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I am not sure it is sound to invest in any of the ethanol stocks, as I think there are an additional set of risks that are not yet built into the share price:

One issue is that if we converted all the corn on the United States into ethanol, it really wouldn't put much of a dent in the total fuel needs of the nation. Also, land that could be used for food production is then used to grow corn for fuel, whereas fossil fuel development is already in place and rarely takes up land that has rich soil. Another issue is transpiration; corn uses up really large amounts of water; something on the order of 90% of the water used on to grow corn exits the plant and goes into the air. The cost of watering and maintaining this crop is one of the reasons that the U.S. government subsidizes it so heavily, and of course the tax payer ultimately picks up the tab on that one, so now you'll pay twice for your fuel without even knowing it - at least as first.

Another problem is the carbon footprint of ethanol is not much better than oil, and the other toxic emissions from fossil fuels are replaced by ozone, which is great in the upper atmosphere but dangerous for the lungs at ground level. I am concerned that the GOP party, with such strong ties to big oil, will pull the rug out from under ethanol developers in the not too distant future by plastering these unflattering tidbits allover the news, and then the search for something cleaner will cause the money in ethanol to dry up quickly. It would be really easy to do, and unfortunately, if I were a CEO of Exxon or the like, I would almost owe it to my shareholders to sink this ship. It already appears that wind farms make far more sense, and I find it hard to believe that the government doesn't already know this.

By the way, if this tactic were used and ethanol was then perceived as snake oil, other markets will take an absolute shelling as well. Shorters would have a field day with anyone companies producing corn syrups or sugar cane, because any fields that weren't then quickly comverted to a more useful crop would look for another outlet for their corn, and so the price of natural sweeteners would plummet due to a large surplus.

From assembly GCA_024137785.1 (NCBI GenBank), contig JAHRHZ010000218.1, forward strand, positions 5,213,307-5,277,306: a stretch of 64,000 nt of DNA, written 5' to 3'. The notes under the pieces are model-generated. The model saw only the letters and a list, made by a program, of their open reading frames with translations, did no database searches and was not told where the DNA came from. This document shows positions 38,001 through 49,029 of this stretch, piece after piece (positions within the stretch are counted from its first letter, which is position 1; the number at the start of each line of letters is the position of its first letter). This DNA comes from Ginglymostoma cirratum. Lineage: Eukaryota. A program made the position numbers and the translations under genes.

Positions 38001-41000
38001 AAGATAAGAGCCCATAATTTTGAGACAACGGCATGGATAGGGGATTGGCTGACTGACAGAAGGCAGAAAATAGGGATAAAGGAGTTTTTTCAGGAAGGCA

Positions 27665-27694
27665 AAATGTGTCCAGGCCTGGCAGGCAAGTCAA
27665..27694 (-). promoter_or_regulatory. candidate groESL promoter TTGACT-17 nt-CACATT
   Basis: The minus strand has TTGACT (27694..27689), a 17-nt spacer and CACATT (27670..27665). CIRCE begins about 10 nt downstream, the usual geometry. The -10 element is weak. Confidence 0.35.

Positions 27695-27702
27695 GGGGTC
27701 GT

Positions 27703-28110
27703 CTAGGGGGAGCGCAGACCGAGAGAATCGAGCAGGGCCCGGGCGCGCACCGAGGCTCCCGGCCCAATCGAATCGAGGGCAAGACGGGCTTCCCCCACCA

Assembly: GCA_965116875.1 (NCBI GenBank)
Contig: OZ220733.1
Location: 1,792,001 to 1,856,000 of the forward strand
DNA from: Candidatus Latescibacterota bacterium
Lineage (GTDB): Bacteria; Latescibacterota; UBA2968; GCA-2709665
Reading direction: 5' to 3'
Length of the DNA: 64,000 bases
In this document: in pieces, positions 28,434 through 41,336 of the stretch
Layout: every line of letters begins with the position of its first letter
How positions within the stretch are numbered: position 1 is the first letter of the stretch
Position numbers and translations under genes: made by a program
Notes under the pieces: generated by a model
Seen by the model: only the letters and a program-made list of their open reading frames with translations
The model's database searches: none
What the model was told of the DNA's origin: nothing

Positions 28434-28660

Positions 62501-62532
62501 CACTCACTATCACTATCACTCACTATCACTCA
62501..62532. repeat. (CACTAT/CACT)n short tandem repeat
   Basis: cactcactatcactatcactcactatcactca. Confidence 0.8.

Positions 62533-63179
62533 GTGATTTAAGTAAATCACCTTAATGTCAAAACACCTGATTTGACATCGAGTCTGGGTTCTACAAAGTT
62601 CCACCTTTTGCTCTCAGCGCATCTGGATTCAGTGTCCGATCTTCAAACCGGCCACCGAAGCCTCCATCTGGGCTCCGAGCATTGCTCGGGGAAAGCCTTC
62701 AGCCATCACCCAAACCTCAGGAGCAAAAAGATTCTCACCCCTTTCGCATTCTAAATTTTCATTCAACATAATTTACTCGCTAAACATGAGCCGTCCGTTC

The only thing that could protect ethanol from such a fate hasn't been done yet, but there are people working on it. Ethanol can be extracted from plant material that often has little use to anyone, like switch grass. Discovering how to break down the tough fibers of switch grass would give you access to fuel without tying up farm land, as it can be grown in pretty tough conditions. Unfortunately, no one has figured out how to break down the fiber without using expensive, highly toxic chemicals. Scientists are looking closely at "jungle rot" to see if they can figure out how it works. If they do, and can use the process on a large scale, ethanol could be fairly successful. Without it, it seems fairly likely that certain conservatives, perhaps with a little prodding from oil lobbyists, would level an industry that many see as part of the environmental movement, and which most would identify with the left in this country, so they could do it both for financial reasons and to derail the goals of their Democratic rivals by damaging their credibility.